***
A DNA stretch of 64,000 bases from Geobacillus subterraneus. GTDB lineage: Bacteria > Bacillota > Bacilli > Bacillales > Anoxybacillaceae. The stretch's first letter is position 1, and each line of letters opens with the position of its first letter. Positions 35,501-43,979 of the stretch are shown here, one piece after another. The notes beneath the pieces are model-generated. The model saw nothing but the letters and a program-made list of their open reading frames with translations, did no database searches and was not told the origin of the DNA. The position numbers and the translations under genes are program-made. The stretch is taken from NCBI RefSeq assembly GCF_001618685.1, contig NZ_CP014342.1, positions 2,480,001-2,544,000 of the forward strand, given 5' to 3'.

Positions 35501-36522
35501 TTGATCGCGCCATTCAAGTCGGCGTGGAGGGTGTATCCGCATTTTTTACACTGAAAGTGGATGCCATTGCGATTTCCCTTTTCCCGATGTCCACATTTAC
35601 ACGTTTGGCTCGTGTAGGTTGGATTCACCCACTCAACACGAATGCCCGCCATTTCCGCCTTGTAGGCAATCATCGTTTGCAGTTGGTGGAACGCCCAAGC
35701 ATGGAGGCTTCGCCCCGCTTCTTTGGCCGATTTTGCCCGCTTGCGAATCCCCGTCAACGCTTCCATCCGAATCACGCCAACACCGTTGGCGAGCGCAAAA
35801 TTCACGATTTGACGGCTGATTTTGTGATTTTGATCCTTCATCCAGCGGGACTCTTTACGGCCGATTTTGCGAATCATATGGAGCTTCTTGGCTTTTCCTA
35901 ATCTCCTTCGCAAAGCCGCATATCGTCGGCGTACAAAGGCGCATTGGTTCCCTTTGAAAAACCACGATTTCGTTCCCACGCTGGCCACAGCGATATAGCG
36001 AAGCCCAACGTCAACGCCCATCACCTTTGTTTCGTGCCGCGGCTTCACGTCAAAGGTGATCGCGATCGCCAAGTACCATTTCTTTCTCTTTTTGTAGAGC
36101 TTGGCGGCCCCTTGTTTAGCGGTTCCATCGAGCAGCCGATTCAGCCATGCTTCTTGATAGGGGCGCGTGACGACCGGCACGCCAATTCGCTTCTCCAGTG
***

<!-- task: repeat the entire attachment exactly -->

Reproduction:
A DNA stretch of 64,000 bases from Geobacillus subterraneus. GTDB lineage: Bacteria > Bacillota > Bacilli > Bacillales > Anoxybacillaceae. The stretch's first letter is position 1, and each line of letters opens with the position of its first letter. Positions 35,501-43,979 of the stretch are shown here, one piece after another. The notes beneath the pieces are model-generated. The model saw nothing but the letters and a program-made list of their open reading frames with translations, did no database searches and was not told the origin of the DNA. The position numbers and the translations under genes are program-made. The stretch is taken from NCBI RefSeq assembly GCF_001618685.1, contig NZ_CP014342.1, positions 2,480,001-2,544,000 of the forward strand, given 5' to 3'.

Positions 35501-36522
35501 TTGATCGCGCCATTCAAGTCGGCGTGGAGGGTGTATCCGCATTTTTTACACTGAAAGTGGATGCCATTGCGATTTCCCTTTTCCCGATGTCCACATTTAC
35601 ACGTTTGGCTCGTGTAGGTTGGATTCACCCACTCAACACGAATGCCCGCCATTTCCGCCTTGTAGGCAATCATCGTTTGCAGTTGGTGGAACGCCCAAGC
35701 ATGGAGGCTTCGCCCCGCTTCTTTGGCCGATTTTGCCCGCTTGCGAATCCCCGTCAACGCTTCCATCCGAATCACGCCAACACCGTTGGCGAGCGCAAAA
35801 TTCACGATTTGACGGCTGATTTTGTGATTTTGATCCTTCATCCAGCGGGACTCTTTACGGCCGATTTTGCGAATCATATGGAGCTTCTTGGCTTTTCCTA
35901 ATCTCCTTCGCAAAGCCGCATATCGTCGGCGTACAAAGGCGCATTGGTTCCCTTTGAAAAACCACGATTTCGTTCCCACGCTGGCCACAGCGATATAGCG
36001 AAGCCCAACGTCAACGCCCATCACCTTTGTTTCGTGCCGCGGCTTCACGTCAAAGGTGATCGCGATCGCCAAGTACCATTTCTTTCTCTTTTTGTAGAGC
36101 TTGGCGGCCCCTTGTTTAGCGGTTCCATCGAGCAGCCGATTCAGCCATGCTTCTTGATAGGGGCGCGTGACGACCGGCACGCCAATTCGCTTCTCCAGTG